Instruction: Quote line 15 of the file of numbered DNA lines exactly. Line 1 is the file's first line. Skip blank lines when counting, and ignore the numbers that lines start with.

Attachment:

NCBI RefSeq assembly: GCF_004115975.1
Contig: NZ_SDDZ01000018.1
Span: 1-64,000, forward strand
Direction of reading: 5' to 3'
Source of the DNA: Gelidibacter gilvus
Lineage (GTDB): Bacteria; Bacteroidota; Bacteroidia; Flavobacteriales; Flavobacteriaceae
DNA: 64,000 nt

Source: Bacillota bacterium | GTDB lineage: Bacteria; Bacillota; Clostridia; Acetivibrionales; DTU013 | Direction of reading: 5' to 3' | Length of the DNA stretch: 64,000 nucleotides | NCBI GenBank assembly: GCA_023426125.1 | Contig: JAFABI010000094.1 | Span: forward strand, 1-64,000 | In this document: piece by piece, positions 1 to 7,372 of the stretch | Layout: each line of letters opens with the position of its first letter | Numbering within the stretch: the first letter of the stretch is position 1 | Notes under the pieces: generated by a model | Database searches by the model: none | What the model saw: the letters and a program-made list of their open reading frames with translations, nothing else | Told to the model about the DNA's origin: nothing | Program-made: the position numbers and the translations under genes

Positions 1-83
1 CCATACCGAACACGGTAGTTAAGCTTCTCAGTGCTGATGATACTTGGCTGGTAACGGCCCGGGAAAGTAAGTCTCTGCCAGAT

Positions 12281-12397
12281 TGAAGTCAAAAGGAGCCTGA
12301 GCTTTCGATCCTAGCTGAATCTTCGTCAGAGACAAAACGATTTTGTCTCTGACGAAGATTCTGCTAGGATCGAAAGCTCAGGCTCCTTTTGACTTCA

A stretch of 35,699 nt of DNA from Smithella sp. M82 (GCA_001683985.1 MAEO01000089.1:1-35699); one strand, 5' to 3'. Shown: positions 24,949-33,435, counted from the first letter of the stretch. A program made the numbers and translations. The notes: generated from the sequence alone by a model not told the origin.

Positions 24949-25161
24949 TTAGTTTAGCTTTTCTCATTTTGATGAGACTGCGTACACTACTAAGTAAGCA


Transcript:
Positions 24949-25161